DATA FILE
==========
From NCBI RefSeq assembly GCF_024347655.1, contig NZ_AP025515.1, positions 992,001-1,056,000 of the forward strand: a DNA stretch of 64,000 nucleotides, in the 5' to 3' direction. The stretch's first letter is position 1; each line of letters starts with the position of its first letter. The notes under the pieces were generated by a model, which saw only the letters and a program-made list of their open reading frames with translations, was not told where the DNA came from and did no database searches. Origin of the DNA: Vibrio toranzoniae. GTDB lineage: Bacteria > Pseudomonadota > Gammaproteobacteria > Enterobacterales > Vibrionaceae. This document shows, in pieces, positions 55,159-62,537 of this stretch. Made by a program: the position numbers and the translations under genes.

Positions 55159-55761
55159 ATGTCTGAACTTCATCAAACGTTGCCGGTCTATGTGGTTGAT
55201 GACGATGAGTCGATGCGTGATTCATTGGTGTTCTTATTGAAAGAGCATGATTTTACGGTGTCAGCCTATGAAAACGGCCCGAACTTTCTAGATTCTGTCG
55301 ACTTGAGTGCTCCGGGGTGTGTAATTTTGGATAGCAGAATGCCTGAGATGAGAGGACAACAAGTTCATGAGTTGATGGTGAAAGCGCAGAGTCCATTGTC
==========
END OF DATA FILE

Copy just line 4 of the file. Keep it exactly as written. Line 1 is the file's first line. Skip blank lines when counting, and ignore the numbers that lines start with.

55201 GACGATGAGTCGATGCGTGATTCATTGGTGTTCTTATTGAAAGAGCATGATTTTACGGTGTCAGCCTATGAAAACGGCCCGAACTTTCTAGATTCTGTCG